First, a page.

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Auditing with inflation on the rise

Author: ICAEW Insights

Published: 26 Jul 2022

The UK inflation rate hit 9.4% in July 2022, and is rising. This presents a challenge to management and auditors alike. Despite high inflation being common in the 1970s and 1980s, inflation has only been above 3% twice in the last 30 years. Auditors will need to understand the impacts. We outline some of the key areas of the audit that may be affected by inflation.


Rising inflation should be included as an agenda item at internal and external planning meetings as each audited entity will be experiencing particular challenges or opportunities. This risk assessment should evolve with time.

The auditor will also need to take into account different timeframes for inflation assumptions – impairment reviews and pension scheme liabilities, for example, may involve medium to long-term inflationary assumptions, and other figures may be affected by shorter-term impacts.

As part of risk assessment under ISA (UK) 315, auditors will need to understand the controls management have in place, and use these to determine whether a controls- or substantive-based audit approach will be taken. For example, management’s internal controls over financial reporting may reasonably be expected to anticipate changes in inflation. Auditors should consider the impact on the entity’s business model, for example in relation to interest rates and foreign exchange rates. 


All three aspects of the ‘fraud triangle’ – incentive, opportunity and rationalisation – may be exacerbated by inflationary periods, therefore additional fraud risk factors may be identified under ISA (UK) 240. There may be a greater pressure to commit financial reporting fraud to meet targets or bonus thresholds.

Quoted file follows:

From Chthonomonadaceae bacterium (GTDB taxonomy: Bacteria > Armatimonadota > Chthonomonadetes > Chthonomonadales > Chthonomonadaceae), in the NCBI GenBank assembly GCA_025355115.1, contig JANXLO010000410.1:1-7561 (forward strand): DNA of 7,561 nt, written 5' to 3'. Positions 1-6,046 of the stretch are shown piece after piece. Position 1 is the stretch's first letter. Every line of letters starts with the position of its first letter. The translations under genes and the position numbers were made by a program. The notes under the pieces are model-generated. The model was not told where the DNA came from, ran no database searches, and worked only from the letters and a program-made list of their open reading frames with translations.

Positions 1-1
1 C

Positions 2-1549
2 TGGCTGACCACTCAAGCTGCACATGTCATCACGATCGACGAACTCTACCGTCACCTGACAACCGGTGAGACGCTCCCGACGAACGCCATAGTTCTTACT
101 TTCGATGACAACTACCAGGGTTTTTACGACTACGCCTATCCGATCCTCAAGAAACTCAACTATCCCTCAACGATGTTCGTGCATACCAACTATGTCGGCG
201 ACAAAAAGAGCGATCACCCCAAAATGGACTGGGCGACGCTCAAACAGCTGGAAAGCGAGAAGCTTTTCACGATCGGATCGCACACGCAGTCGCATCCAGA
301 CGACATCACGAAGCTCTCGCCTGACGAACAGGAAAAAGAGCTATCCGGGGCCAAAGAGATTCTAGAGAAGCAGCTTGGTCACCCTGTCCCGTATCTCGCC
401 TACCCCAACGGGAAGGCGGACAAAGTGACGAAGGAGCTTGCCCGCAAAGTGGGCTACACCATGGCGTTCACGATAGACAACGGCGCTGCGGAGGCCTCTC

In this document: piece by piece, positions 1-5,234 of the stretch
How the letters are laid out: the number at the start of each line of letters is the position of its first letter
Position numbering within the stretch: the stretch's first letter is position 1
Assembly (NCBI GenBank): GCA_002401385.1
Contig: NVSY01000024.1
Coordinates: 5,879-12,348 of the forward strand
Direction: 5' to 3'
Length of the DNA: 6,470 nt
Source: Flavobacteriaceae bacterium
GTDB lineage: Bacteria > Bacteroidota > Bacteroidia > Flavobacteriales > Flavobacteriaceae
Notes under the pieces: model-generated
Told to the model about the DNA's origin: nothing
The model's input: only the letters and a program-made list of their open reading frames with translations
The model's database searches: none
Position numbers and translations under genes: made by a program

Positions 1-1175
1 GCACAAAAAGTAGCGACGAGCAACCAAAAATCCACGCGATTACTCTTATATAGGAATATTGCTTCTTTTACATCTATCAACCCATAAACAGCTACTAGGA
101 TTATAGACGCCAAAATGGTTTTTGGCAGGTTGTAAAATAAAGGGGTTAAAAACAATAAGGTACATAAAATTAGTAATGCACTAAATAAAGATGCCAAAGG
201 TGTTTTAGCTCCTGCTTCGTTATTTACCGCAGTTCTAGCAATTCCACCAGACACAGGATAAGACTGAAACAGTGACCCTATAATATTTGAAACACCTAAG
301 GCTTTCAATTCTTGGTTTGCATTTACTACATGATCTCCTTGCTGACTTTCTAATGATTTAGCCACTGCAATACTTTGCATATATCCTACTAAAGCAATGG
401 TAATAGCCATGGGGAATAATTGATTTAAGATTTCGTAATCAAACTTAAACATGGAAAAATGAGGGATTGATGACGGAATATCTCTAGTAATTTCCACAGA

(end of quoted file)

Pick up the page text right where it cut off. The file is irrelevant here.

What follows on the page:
Management and employees could be tempted to commit fraud for personal gain, and hence find it easier to rationalise fraud, due to the impact of inflation and the ‘cost-of-living crisis’. 

There may also be greater opportunity to commit fraud if there is a high staff turnover, putting pressure on internal controls, which can then be exploited. 

Employee considerations

Cost of living increases may lead to higher levels of staff turnover as employees leave in order to seek a better rewards package, or a less costly commute. Maintaining current levels of purchasing power puts pressure on remuneration, so employees ‘follow the money’. Redundancies may also be high as firms respond to increased cost pressures. 

Internal controls may be strained due to greater rates of attrition, leading to a lack of consistency in maintaining a robust internal control system. Immaterial expenses may become material, or much larger. The inputs and outputs of analytical reviews will need to be considered carefully, building inflation into expectations, and prior year testing approaches may need to be reconsidered.